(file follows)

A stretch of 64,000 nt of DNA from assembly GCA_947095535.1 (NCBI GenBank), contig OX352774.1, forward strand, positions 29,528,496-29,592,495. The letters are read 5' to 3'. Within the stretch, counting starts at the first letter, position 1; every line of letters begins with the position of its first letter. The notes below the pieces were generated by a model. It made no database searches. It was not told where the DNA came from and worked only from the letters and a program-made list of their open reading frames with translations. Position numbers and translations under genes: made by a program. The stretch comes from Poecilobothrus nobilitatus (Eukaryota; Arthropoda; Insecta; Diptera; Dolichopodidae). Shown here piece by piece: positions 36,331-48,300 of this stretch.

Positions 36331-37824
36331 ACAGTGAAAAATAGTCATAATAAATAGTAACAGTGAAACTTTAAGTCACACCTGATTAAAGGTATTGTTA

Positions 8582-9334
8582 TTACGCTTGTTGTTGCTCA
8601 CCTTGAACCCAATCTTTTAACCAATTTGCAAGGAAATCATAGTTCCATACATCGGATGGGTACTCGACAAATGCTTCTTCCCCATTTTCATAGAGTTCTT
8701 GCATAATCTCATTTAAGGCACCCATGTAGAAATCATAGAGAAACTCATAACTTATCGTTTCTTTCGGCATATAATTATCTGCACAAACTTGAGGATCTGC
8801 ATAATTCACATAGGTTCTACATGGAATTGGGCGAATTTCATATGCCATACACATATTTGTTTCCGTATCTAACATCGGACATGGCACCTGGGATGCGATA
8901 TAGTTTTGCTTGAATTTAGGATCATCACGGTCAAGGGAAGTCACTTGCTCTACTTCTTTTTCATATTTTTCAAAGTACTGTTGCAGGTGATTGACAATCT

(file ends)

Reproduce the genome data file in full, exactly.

A stretch of 64,000 nt of DNA from assembly GCA_947095535.1 (NCBI GenBank), contig OX352774.1, forward strand, positions 29,528,496-29,592,495. The letters are read 5' to 3'. Within the stretch, counting starts at the first letter, position 1; every line of letters begins with the position of its first letter. The notes below the pieces were generated by a model. It made no database searches. It was not told where the DNA came from and worked only from the letters and a program-made list of their open reading frames with translations. Position numbers and translations under genes: made by a program. The stretch comes from Poecilobothrus nobilitatus (Eukaryota; Arthropoda; Insecta; Diptera; Dolichopodidae). Shown here piece by piece: positions 36,331-48,300 of this stretch.

Positions 36331-37824
36331 ACAGTGAAAAATAGTCATAATAAATAGTAACAGTGAAACTTTAAGTCACACCTGATTAAAGGTATTGTTA

Positions 8582-9334
8582 TTACGCTTGTTGTTGCTCA
8601 CCTTGAACCCAATCTTTTAACCAATTTGCAAGGAAATCATAGTTCCATACATCGGATGGGTACTCGACAAATGCTTCTTCCCCATTTTCATAGAGTTCTT
8701 GCATAATCTCATTTAAGGCACCCATGTAGAAATCATAGAGAAACTCATAACTTATCGTTTCTTTCGGCATATAATTATCTGCACAAACTTGAGGATCTGC
8801 ATAATTCACATAGGTTCTACATGGAATTGGGCGAATTTCATATGCCATACACATATTTGTTTCCGTATCTAACATCGGACATGGCACCTGGGATGCGATA
8901 TAGTTTTGCTTGAATTTAGGATCATCACGGTCAAGGGAAGTCACTTGCTCTACTTCTTTTTCATATTTTTCAAAGTACTGTTGCAGGTGATTGACAATCT